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Revista Española de Salud Pública

On-line version ISSN 2173-9110Print version ISSN 1135-5727


MATEO ONTANON, Salvador de. Meningococcal disease in Spain, 1990-1997. Change in the epidemiological pattern. Rev. Esp. Salud Publica [online]. 2000, vol.74, n.4, pp.00-00. ISSN 2173-9110.

BACKGROUND: In Spain, the presentation of meningococcal disease in the 1980s was closely linked to the predominance of N. Meningitidis serogroup B. This situation changed at the beginning of the 1990s, observing a growing trend of serogroup C strains in the isolation procedures carried out in some areas of the country, together with an increase in the incidence of the disease starting in the 1995-1996 season. The purpose of this study is to characterise the epidemiological pattern of meningococcal disease in Spain during the 1990-97 season and, in particular, where the disease was caused by the phenotype C:2b:P1.2.5 in this period of etiological change. METHODS: Retrospective study of the cases of meningococcal disease in Spain, with the exception of the Autonomous Communities of Andalusia, Cantabria, Madrid, Basque Country and Valencia, between 1990-1997. The epidemiological data were obtained from the Compulsory Disease Reporting system, through individualised notification of cases, and the microbiological data from the Meningococcus Reference Laboratory of the National Microbiology Centre. RESULTS: The incidence of meningococcal disease in the period studied, 1990-1997, was 3.81x10-6 person-years, increasing by 0.1851 cases per 100,000 inhabitants per year. Starting in 1995, the incidence caused by serogroup C practically tripled with respect to the preceding period, with a rate of incidence in 1997 of 2 cases per 100,000 inhabitants. This increase was to a large extent due to the emergence of the phenotype C:2b:P1.2,5, which in that same year registered an incidence of 1 case per 100,000 inhabitants. The increase in incidence affected all age groups, but was particularly significant in the 5-19 year-old group (annual rate of growth: 13.3%; P<0,001). It was also found that there was an increase in the number of outbreaks reported and cases associated to them. The overall mortality rate was 7.7% (95% confidence interval: 7.0-8.4), and the mortality associated with the phenotype C:2b:P1.2.5 was significantly higher than that of the serogroup B chosen as reference (odds ratio: 1.69; 95% CI: 1.05-2.71), following adjustment for age, sex, clinical form and year. CONCLUSIONS: The pattern of meningococcal disease in the territory studied, during 1990-1997, was characterised by an increase in the incidence of serogroup C, particularly the emerging phenotype C:2b:P1.2,5. Together with this increase, a displacement of the incidence to higher age groups was observed, together with a tendency towards temporospatial aggregations of cases and an increase in the mortality associated with the new phenotype. This pattern is characteristic of epidemic situations of meningococcal disease caused by serogroup C.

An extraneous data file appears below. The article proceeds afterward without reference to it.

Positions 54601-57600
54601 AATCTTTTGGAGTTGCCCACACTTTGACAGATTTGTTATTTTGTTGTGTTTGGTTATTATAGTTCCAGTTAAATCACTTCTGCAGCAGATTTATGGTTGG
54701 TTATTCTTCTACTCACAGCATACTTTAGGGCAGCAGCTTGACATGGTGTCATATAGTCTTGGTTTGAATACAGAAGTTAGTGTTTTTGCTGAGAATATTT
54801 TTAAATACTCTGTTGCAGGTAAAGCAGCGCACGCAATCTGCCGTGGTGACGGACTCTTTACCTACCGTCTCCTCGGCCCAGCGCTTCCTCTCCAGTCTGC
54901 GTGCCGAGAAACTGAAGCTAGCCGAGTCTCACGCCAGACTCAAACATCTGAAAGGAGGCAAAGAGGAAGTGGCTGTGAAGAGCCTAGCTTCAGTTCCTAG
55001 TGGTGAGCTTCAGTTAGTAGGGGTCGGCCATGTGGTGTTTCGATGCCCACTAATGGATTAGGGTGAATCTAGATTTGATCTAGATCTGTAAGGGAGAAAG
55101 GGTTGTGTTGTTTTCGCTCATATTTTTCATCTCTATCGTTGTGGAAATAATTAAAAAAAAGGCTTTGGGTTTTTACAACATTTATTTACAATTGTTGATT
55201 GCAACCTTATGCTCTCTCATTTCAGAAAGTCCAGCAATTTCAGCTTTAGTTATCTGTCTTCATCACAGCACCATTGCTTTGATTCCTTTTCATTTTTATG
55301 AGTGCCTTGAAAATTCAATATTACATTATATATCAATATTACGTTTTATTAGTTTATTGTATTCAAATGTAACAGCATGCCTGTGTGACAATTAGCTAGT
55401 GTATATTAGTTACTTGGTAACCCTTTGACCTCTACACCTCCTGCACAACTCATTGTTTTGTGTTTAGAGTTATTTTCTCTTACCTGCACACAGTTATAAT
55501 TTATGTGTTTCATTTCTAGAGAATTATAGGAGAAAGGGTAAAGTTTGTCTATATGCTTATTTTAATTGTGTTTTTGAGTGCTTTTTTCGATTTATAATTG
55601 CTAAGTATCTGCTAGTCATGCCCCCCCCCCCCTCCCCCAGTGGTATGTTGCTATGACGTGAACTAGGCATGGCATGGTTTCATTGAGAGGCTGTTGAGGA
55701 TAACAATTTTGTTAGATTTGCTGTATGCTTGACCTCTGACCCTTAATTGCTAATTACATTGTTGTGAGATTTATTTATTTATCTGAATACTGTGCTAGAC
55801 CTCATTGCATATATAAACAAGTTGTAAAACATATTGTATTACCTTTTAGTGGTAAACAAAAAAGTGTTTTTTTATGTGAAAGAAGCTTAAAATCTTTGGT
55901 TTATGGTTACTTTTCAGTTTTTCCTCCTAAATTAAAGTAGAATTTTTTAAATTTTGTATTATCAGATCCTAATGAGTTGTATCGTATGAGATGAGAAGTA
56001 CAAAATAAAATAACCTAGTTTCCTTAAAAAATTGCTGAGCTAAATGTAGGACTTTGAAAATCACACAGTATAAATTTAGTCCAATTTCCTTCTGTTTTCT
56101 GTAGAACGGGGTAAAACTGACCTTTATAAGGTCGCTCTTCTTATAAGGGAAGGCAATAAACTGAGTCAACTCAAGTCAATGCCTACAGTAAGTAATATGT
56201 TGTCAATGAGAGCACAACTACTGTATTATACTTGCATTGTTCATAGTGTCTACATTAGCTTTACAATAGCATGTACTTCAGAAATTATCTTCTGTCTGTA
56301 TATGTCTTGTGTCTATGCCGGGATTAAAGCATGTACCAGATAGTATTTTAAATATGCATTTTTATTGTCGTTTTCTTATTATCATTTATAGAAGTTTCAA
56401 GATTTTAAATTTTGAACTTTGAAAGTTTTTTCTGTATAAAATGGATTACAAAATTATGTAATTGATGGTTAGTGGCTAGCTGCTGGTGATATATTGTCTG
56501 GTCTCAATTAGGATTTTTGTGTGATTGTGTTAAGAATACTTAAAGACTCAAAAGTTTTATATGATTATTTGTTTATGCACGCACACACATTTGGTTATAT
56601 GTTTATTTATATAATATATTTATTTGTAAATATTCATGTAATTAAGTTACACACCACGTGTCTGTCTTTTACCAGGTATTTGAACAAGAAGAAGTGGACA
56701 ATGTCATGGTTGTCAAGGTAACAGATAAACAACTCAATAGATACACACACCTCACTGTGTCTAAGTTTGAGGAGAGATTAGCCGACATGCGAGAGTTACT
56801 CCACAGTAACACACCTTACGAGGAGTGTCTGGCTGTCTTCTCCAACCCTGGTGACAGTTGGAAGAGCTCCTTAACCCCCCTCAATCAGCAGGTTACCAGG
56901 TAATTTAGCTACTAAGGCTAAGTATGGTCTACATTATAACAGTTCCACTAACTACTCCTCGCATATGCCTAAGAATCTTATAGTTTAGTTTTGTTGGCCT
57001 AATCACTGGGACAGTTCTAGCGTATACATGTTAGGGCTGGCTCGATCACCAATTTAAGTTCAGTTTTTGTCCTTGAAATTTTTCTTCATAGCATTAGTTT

Keywords : Meningococcal disease; Morbidity; Mortality.

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